Wednesday, March 20, 2013

New Release Reviews for IDW Publishing, for 20 March, 2013

Welcome back to another New Release Reviews for IDW Publishing. Fun week from the light-bulb with plenty of licensed properties as well as something odd from the creator of 30 Days Of Night. As always … titles are scored on a scale of 1 to 10 with 10 being the very best possible. We take the time to read these books so your time isn't wasted.

Judge Dredd : Year One - Issue 1

There is a certain charm to Judge Dredd in that he's almost a machine. Think Robocop but with less skin exposed, and less personality. Which is not to say he is charmless. You just have to look beyond the exterior to see someone utterly dedicated to his task. Why this has worked so well over the years is that we only see what he does, and not why he does it. Mostly this is done through lots of action, minimal dialogue and nearly zero thought balloons.

This new series is unusual as it shows Dredd early in his law-enforcement career. It isn't clear if this is a pivotal series of events but it's an interesting way of expanding on the myth. Much of the tale focuses on the psychic characters in that world and how Dredd not only in not comfortable dealing with them but is actually out of his depth. He admits he needs help. Logic says him asking for help is going to back-fire. Maybe, in the long run, this might not be the best approach. Part of his charm is his direct approach works best.

There is a certain tragedy behind the psychic issues affecting children. Even he seems slowed by this though not enough to stop him from shooting some. The conflict at the beginning seemed anti-climatic and the ending was more confusing than satisfying. The covers were very cool and the interior was alright. It's atmospheric but soft on some details.

Score: 7.5 out of 10

Star Trek 2 : Prequel - Issue 3

With a revamped universe, a few things are changed and some are for the better. This universe's version of Mudd is fantastic and hopefully she'll pop up again. There is, also, some self-referential issues between the red shirts and the gold ones. It's nice that they give Hendorff a fair amount of page time. There is about to be some major upheaval which hints at what the next movie will be about. Alright interior art. The covers are of mixed quality.

Score: 8 out of 10

G.I. Joe - Issue 2

A great deal of note about this issue and series is the difference between where the Joes are at and where they came from. This is evident with the cartoonish historical recap of the franchise, back to pre-Kung-Fu grip days. Attention is given to the in-story recap of the prior issue before jumping into the festivities. Props should be given to the editorial teams at IDW Publishing for keeping new readers in mind.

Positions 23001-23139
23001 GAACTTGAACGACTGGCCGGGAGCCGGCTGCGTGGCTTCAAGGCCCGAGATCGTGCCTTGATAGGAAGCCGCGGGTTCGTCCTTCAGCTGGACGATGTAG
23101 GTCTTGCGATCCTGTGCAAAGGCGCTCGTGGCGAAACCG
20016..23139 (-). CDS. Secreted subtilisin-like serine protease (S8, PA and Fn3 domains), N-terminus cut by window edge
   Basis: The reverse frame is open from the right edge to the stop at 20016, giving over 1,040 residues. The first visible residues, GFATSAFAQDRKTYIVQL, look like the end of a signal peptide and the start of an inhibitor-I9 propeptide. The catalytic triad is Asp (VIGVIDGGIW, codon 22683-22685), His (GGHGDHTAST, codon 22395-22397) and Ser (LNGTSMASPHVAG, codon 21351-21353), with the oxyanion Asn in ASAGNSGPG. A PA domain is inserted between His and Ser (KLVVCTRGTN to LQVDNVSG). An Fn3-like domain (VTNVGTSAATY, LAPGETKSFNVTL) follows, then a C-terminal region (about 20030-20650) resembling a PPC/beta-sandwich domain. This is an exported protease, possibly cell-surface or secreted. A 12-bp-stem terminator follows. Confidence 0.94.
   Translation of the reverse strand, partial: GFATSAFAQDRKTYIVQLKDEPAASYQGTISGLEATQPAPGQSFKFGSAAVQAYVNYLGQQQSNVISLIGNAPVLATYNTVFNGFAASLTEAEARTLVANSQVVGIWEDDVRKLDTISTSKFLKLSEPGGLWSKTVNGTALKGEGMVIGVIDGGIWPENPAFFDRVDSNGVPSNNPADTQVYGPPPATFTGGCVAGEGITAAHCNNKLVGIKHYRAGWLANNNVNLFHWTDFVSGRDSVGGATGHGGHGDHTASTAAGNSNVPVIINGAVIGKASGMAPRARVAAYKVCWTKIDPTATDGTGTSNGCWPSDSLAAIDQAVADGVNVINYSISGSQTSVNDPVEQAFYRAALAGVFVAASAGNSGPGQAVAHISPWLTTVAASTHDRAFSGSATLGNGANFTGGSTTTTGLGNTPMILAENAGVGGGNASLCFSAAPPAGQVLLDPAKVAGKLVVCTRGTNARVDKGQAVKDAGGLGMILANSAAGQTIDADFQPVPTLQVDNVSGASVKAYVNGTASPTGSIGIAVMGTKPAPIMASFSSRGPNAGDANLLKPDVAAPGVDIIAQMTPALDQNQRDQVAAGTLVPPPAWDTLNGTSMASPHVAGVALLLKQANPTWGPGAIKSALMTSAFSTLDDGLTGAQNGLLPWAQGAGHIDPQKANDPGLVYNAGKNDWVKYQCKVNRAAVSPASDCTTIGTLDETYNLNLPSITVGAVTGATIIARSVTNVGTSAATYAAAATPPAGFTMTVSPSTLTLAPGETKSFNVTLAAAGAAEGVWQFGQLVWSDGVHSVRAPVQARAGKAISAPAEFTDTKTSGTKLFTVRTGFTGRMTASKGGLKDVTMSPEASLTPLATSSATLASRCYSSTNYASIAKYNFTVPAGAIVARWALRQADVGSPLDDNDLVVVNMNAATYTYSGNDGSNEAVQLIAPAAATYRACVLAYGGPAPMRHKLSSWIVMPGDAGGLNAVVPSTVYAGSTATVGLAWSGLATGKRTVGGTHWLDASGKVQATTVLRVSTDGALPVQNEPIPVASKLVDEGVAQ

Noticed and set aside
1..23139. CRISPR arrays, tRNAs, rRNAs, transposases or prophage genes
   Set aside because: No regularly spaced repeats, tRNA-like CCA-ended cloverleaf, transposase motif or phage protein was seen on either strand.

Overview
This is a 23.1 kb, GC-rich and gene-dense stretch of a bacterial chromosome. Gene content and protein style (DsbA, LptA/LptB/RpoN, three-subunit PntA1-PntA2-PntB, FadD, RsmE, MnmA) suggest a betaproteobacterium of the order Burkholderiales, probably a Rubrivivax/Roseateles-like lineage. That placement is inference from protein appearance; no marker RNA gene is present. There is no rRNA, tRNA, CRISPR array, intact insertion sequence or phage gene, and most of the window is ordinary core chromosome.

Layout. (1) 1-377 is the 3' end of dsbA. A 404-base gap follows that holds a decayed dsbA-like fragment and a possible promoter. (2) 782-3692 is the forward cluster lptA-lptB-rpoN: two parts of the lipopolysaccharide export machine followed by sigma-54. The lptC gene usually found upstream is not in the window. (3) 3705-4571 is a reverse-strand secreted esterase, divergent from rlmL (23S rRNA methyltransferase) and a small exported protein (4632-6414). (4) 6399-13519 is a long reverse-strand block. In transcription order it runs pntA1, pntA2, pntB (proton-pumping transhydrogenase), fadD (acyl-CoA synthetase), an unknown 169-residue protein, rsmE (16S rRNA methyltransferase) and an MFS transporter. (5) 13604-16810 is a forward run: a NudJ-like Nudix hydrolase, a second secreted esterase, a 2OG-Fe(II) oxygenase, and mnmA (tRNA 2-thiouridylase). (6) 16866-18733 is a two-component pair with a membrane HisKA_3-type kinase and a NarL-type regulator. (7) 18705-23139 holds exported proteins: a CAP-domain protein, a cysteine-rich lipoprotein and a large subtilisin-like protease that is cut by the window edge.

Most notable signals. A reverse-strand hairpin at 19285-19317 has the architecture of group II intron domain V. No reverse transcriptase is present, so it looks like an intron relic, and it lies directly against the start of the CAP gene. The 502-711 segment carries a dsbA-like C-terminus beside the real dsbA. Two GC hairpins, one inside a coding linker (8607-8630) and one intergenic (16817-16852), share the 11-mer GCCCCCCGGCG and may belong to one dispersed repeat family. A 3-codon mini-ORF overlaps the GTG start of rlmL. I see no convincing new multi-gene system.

The present day stuff is a lot of fun and deals seriously with current technology and topical issues. There's a very funny moment where Hashtag tweets their situation to get help, not thinking that COBRA might be following her. Inspired. The best stuff was the commentary on economic conditions. To quote the band Faithless "greed is a weapon of mass destruction." Far more poignant than would be expected.

The action is classic. Weapons and physics come into play, as does tactics and strategy. Classic and fun. There is a lot of violence and the part involving Hashtag is particularly harrowing. The interior art is useful as it helps keep track of the characters and manages the chaos of war. The covers are stylish, even if they may be lacking in some skill.


Score: 8 out of 10

My Little Pony Micro-Series : Rainbow Dash - Issue 2

Brohoofs. That's about all that needs to be said about this. However, if that's not enough, just know that this is a sweet and clever tale about the high-flying pony who never seems to give up. Rainbow Dash has spunk and it (we're not clear if it's male or female) faces a doom and gloom sort of enemy. And it shines through in the humorous and reverential aspects of this story that's geared for all audiences.

The best thing are the pop culture riffs. The Frank Frazetta homage should have been the top thing but the Radioactive Man quote was quite amusing. Who can forget Rainier Wolfcastle's classic line? We didn't count the number of covers but it seemed to number in the millions. The artwork is very simple and clean and perfect for this kind of story. The coloring, in particular, just pops off the pages.

Score: 7.5 out of 10

Mystery Society : 2013 - One-Shot

This is a strange and amusing little one-shot about a strange and amusing team of supernatural adventurers. The banter is great as it seems to take little seriously. Even the actual threats are pretty minor, though menace was present. It has an odd pace to things. The artwork is deliberately older and faded in look. The covers are trippy and bizarre.

Score: 8 out of 10

Pretty solid week from IDW. Seriously, all the releases are worth a peek. Mystery Society is the high point and the others are worth consideration. Even the pony book is worth a chance. Stop back next week for more New Release Reviews.